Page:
This summer I took an online class through a state university. For one of our final assignments we have a group project with five people who were taking different courses through the program. In short, we were five strangers who never meet in person and had to complete our project online. We "meet" first on line in Teleplace (a chat room platform where you can hear each other and see an avatar that represents them.) We planned our project and then created a Google document so each group member could add their thoughts and work as needed. Two weeks later we again met on Teleplace to finish our project and create our presentation (a Google site website.) It was difficult working with people we didn't know and knew we would never meet; however, with tools like Google, we were able to add and formulate our specific portions of the project and create a strong final presentation.
When I first became a substitute teacher, I went through a week-long training session with 150 other established teachers, administrators, instructors, and trainees (me). The first day we formed (forming) into our various groups according to which campus we had been hired for (there were four) so we could go to the proper classes. And, depending upon what grade level we were teaching, we signed up for certain core curriculum classes. Then we divided into the classes and began rigorous training in those areas (storming). We were taught the curriculum and then had a chance to role play to test our skills. This gave us a taste of what we would be doing (norming). At first it was very hard, but we got better and better all week. By the end of the week we had a pretty good idea of what we were doing (performing). I might add that there were several "drop-outs" who decided this particular way of teaching was not for them. Those of us who were left and were coming back the next year were pretty much prepared to go on (ending). Because I was going to be a substitute teacher I pretty much had to take every single class and learn everything because I would be used for Grades K-6.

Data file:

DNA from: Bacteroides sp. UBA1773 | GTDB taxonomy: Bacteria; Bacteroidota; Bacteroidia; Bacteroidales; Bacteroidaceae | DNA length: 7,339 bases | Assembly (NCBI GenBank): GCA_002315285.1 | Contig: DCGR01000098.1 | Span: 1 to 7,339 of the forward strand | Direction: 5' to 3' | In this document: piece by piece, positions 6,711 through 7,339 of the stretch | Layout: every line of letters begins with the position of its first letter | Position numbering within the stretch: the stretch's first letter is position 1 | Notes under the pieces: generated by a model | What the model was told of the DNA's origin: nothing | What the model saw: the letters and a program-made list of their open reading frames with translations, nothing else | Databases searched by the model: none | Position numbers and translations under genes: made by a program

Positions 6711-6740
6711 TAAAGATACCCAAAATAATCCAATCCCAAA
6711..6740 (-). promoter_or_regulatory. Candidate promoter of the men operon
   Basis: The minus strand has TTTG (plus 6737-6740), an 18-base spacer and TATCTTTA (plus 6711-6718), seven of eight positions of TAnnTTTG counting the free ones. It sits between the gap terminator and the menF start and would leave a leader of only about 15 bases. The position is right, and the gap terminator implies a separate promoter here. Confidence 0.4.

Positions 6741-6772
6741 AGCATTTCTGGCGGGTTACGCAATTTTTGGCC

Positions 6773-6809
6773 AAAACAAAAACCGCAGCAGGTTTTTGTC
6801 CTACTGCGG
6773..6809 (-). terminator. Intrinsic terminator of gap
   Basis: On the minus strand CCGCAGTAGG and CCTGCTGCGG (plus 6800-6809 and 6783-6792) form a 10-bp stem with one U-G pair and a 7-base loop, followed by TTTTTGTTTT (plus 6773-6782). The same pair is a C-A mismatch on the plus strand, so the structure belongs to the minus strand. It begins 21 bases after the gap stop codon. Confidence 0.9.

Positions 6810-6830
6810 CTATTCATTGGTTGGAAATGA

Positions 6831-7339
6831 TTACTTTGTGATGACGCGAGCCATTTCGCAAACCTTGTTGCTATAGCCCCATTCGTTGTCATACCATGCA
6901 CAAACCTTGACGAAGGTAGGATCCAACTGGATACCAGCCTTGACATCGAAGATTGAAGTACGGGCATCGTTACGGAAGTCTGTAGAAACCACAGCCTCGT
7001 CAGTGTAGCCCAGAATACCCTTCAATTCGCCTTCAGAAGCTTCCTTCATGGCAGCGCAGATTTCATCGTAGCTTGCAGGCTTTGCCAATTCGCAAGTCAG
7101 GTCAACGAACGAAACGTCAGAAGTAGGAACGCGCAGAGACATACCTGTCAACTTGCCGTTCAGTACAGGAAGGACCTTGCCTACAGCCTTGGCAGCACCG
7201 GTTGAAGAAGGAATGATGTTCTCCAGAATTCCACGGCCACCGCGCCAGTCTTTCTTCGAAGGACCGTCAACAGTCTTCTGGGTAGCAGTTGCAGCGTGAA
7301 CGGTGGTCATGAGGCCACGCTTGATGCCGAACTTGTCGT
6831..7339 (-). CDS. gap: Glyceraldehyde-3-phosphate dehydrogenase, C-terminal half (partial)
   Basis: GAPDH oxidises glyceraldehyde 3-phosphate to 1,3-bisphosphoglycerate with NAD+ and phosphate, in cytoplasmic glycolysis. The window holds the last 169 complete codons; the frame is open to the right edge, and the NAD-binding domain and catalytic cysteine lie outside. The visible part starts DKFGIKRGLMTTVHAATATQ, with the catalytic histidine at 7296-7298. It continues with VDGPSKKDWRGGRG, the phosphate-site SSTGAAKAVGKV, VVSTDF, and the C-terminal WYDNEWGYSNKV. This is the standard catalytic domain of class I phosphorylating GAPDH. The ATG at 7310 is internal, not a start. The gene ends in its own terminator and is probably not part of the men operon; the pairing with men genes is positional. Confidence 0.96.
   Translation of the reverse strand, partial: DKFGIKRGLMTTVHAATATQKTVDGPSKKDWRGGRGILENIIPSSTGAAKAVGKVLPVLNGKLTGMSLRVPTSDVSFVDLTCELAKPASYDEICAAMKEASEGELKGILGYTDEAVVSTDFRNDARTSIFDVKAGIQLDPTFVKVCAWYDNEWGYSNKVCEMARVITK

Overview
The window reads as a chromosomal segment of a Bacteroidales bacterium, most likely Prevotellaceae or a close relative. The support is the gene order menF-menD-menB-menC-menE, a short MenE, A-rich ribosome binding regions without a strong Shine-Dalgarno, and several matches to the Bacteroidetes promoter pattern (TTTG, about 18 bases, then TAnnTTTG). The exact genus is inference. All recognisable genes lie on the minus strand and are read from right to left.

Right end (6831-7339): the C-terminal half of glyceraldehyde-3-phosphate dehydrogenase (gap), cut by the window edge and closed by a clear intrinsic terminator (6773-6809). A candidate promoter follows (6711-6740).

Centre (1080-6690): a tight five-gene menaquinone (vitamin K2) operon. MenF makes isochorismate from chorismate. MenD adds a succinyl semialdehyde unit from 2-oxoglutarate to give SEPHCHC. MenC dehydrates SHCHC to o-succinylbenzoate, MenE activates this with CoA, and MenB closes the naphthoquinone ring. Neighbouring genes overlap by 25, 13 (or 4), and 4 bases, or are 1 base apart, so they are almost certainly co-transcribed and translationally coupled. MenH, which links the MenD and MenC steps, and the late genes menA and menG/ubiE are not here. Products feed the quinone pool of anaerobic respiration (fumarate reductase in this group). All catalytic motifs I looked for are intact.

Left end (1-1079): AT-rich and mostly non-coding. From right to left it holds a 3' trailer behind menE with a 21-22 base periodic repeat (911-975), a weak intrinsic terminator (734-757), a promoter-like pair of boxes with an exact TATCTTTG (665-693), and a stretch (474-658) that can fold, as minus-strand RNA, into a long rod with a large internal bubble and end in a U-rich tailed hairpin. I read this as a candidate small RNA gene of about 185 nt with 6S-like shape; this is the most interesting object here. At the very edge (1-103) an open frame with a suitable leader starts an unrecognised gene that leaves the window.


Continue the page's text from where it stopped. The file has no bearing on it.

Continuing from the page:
It was an intense week at something I had never encountered before, but I made it through and am now a pretty good substitute teacher!
One experience I had didn't workout so well--the forming stage went off really well. I was joining a group of longstanding that had established itself and was successfully functioning in a long term performing stage where they repeatedly accomplished what were considered were good end results. As I was a retired professional in the field and they were all lay volunteers, all had great expectations of our combined resources. However, the storming phase was as far as we got because on the first opportunities of working together, I was immediately relegated to a position of silent observation and was expected to make absolutely no contribution until--well I don't know until what because I soon decided it was a bad fit and bowed out as I was very uncomfortable with being given heavy-handed orders from non-professionals (who may have felt threatened by my experience ...?).
I always think of the teacher training course I did, when we studied these group dynamics and experienced them ourselves. The first night was getting to know each other and forming into a group, with some fireworks in the storming section when we had character clashes. However, after a few weeks, we "normed" and were able to perform to a very high level, before finally ending our experience and moving on. I still have a number of good friends from that teacher training course.